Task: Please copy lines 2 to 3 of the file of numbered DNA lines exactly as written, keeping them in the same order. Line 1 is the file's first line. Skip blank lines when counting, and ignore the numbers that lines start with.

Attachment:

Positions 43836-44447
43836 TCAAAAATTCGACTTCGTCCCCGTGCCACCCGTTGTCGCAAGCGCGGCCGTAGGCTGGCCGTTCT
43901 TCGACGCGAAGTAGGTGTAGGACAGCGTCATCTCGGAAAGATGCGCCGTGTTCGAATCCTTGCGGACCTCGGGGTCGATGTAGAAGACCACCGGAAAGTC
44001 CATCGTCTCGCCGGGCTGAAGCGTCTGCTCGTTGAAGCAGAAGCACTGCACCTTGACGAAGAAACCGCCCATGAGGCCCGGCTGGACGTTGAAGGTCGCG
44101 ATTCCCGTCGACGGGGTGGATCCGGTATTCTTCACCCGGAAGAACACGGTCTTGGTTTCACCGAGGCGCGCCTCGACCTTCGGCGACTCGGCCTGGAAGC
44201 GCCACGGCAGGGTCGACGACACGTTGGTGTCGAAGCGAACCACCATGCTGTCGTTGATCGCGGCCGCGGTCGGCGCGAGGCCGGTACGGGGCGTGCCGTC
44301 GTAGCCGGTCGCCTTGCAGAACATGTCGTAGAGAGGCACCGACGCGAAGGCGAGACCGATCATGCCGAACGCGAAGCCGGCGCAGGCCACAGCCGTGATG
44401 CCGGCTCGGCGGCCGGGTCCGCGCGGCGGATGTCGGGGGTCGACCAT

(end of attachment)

43836 TCAAAAATTCGACTTCGTCCCCGTGCCACCCGTTGTCGCAAGCGCGGCCGTAGGCTGGCCGTTCT
43901 TCGACGCGAAGTAGGTGTAGGACAGCGTCATCTCGGAAAGATGCGCCGTGTTCGAATCCTTGCGGACCTCGGGGTCGATGTAGAAGACCACCGGAAAGTC